A live action television series adaptation, also called Encyclopedia Brown, ran on HBO starting in 1989. Scott Bremner played the title role, with Laura Bridge playing Sally. The series ran over 8 episodes. It was produced by Howard David Deutsch and directed by Savage Steve Holland. Parts of the series were filmed in Provo, Utah.
The series began with an hour-long special, "The Case of the Missing Time Capsule", and subsequent six episodes were 30 minutes long.
1. "The Case of the Missing Time Capsule" (hour long special first aired in March 2, 1989 to kick off series and aired over 200 times on HBO) "Idaville is celebrating its 100th birthday by opening a time capsule left by the town founder. But before anyone can discover what riches it contains, the capsule is stolen! When E.B. and his friend Sally investigate, they find no shortage of suspects.
2. "The Case of the Missing U.F.O." (Case #529) aired first on 3/9/90 . Something eerie is going on in Idaville when a flying saucer and flashing lights appear in the night sky. Encyclopedia Brown and his side-kick Sally interrupt their relaxing camping getaway to brave the unknown and uncover the mystery of the U.F.O.
3. "The Case of the Amazing Race Car" (case #524) first aired 3/16/1990 Davey looks like a sure winner in a funny car derby, that is, until someone steals his car. Encyclopedia Brown steps in to solve the mystery.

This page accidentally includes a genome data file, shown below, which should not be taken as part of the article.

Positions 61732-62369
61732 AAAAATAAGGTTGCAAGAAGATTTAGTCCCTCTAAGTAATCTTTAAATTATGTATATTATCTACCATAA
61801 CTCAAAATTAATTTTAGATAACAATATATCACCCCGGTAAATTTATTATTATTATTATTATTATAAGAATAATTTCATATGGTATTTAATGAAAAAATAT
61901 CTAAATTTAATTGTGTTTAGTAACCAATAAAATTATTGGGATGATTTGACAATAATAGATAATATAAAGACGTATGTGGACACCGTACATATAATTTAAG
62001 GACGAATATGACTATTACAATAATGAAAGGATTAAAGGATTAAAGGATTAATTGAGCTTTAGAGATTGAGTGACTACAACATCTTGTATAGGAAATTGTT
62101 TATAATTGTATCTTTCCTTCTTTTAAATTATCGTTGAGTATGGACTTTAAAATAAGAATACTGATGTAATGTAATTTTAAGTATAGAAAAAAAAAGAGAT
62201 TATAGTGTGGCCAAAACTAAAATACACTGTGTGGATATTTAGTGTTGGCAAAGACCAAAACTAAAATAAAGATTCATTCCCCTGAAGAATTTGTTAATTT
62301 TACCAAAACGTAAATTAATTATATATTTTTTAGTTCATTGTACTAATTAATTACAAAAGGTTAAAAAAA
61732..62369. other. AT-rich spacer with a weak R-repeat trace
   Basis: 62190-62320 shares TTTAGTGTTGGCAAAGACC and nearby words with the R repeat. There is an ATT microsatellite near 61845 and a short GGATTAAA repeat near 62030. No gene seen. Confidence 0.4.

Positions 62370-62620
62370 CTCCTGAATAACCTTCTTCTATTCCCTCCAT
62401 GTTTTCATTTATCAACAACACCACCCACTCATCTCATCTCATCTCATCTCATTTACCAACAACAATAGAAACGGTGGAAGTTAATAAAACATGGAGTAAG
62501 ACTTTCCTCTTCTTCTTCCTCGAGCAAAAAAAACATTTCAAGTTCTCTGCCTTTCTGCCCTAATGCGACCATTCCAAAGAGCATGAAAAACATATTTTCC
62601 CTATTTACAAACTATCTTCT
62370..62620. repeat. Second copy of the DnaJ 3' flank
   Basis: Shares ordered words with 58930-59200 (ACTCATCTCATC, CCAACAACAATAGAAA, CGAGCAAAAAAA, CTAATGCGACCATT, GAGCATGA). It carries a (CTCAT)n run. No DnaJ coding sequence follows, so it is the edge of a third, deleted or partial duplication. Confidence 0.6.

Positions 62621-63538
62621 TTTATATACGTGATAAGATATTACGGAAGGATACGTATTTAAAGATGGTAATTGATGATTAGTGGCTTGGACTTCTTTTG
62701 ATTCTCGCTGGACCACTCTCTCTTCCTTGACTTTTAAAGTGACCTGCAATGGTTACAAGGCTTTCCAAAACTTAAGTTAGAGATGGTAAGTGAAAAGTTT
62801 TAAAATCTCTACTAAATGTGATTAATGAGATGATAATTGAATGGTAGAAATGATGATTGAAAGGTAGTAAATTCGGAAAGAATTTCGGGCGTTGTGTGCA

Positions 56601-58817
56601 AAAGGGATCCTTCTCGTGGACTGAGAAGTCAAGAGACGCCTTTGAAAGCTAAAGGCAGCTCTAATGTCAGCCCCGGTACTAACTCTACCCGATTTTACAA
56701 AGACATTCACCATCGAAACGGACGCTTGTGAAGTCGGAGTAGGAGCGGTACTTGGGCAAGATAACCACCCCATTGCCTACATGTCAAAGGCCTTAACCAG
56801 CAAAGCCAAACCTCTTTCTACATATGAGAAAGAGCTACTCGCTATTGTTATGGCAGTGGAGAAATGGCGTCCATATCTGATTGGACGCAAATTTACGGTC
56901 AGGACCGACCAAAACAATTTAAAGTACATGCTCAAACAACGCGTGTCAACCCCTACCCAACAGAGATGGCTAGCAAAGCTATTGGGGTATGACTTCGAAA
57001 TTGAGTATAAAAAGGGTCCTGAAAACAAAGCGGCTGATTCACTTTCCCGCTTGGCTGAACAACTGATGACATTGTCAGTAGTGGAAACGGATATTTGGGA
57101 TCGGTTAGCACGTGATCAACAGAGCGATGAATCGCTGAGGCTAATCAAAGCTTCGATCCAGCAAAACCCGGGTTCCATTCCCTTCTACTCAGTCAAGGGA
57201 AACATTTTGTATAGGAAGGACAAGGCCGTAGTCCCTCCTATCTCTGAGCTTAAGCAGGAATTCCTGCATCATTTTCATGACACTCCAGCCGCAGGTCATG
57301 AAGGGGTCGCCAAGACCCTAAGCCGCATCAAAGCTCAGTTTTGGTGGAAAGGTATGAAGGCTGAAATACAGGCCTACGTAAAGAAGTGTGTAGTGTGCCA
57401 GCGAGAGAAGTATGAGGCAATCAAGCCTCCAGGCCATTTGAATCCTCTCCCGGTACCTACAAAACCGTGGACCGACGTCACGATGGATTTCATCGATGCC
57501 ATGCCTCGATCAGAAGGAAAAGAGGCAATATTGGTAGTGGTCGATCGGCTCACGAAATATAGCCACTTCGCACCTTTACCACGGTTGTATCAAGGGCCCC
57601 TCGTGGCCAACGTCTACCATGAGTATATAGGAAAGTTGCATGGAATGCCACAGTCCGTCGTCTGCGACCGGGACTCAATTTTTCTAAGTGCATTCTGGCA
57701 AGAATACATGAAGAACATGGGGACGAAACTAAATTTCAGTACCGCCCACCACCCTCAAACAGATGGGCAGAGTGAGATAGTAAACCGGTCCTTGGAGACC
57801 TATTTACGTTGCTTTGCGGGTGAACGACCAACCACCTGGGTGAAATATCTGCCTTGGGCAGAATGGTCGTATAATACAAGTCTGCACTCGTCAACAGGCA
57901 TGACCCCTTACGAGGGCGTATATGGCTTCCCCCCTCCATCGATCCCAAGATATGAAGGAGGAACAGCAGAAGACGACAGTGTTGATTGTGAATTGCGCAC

4. "The Case of the Ghostly Rider" (case #525) aired 3/23/1990 The ghost of the WildCat Kid has returned to haunt Old Glennville, can EB and Sally with a little help from Bugs Meany save the day?
5. "The Case of the Flaming Beauty Queen" (case #932) first aired 6/5/1990. Encyclopedia Brown investigates who set the fires in the library and whether the case of the hidden money is a scam or not.
6. "The Case of the Incredible Culpepper" first aired 7/10/1990. This episode does not seem to have been released to VHS. The big Idaville magic show is spoiled when a mountain lion belonging to The Incredible Culpepper is stolen. E.B. and Sally are immediately on the case and identify several suspects. With their typical detective skills they soon solve the crime and return the lion to Culpepper. The magic show finally entertains all the good folks of the town- Thanks to Encyclopedia Brown.)
7. "The Case of the Burglared Baseball Cards" (case #523) first aired 9/1/1990 Encyclopedia looks into the late night theft of a priceless collection of baseball cards.
8. "Encyclopedia Brown, The Boy Detective in One Minute Mysteries" released straight to video (This includes 5 of the Encyclopedia Brown stories from the books, "The Case of the Scattered Cards", "The Case of the Foot Warmer", "The Case of the Bitter Drink", “The Case of the Civil War Sword", and "The Case of the Great Merko". This was also released to VHS.)
Many of these episodes were later released on VHS.